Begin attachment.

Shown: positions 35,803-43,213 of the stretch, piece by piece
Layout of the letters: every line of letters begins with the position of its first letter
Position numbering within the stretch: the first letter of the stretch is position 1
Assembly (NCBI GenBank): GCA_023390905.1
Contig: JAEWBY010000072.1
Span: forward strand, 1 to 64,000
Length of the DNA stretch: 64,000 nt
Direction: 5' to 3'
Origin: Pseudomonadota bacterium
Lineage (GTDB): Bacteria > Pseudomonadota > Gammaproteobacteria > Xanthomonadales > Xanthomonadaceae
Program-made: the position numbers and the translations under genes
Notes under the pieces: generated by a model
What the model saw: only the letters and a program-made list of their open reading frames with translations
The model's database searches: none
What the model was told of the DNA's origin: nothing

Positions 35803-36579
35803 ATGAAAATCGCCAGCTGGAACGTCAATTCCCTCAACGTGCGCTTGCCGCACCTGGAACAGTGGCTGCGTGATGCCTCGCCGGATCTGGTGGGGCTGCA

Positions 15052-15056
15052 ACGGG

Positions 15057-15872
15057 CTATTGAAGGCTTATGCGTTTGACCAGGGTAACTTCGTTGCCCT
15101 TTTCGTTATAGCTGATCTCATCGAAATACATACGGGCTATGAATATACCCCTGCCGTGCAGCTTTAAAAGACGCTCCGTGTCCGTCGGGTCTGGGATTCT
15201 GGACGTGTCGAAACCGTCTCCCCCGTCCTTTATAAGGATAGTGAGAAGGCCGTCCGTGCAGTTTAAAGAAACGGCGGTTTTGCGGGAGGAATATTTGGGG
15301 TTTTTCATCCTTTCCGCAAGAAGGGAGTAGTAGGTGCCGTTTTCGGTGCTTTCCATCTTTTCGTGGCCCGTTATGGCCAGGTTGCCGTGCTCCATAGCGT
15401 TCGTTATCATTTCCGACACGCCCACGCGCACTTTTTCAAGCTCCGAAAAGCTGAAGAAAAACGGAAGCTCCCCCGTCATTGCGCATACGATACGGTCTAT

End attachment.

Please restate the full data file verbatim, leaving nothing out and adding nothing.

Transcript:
Shown: positions 35,803-43,213 of the stretch, piece by piece
Layout of the letters: every line of letters begins with the position of its first letter
Position numbering within the stretch: the first letter of the stretch is position 1
Assembly (NCBI GenBank): GCA_023390905.1
Contig: JAEWBY010000072.1
Span: forward strand, 1 to 64,000
Length of the DNA stretch: 64,000 nt
Direction: 5' to 3'
Origin: Pseudomonadota bacterium
Lineage (GTDB): Bacteria > Pseudomonadota > Gammaproteobacteria > Xanthomonadales > Xanthomonadaceae
Program-made: the position numbers and the translations under genes
Notes under the pieces: generated by a model
What the model saw: only the letters and a program-made list of their open reading frames with translations
The model's database searches: none
What the model was told of the DNA's origin: nothing

Positions 35803-36579
35803 ATGAAAATCGCCAGCTGGAACGTCAATTCCCTCAACGTGCGCTTGCCGCACCTGGAACAGTGGCTGCGTGATGCCTCGCCGGATCTGGTGGGGCTGCA

Positions 15052-15056
15052 ACGGG

Positions 15057-15872
15057 CTATTGAAGGCTTATGCGTTTGACCAGGGTAACTTCGTTGCCCT
15101 TTTCGTTATAGCTGATCTCATCGAAATACATACGGGCTATGAATATACCCCTGCCGTGCAGCTTTAAAAGACGCTCCGTGTCCGTCGGGTCTGGGATTCT
15201 GGACGTGTCGAAACCGTCTCCCCCGTCCTTTATAAGGATAGTGAGAAGGCCGTCCGTGCAGTTTAAAGAAACGGCGGTTTTGCGGGAGGAATATTTGGGG
15301 TTTTTCATCCTTTCCGCAAGAAGGGAGTAGTAGGTGCCGTTTTCGGTGCTTTCCATCTTTTCGTGGCCCGTTATGGCCAGGTTGCCGTGCTCCATAGCGT
15401 TCGTTATCATTTCCGACACGCCCACGCGCACTTTTTCAAGCTCCGAAAAGCTGAAGAAAAACGGAAGCTCCCCCGTCATTGCGCATACGATACGGTCTAT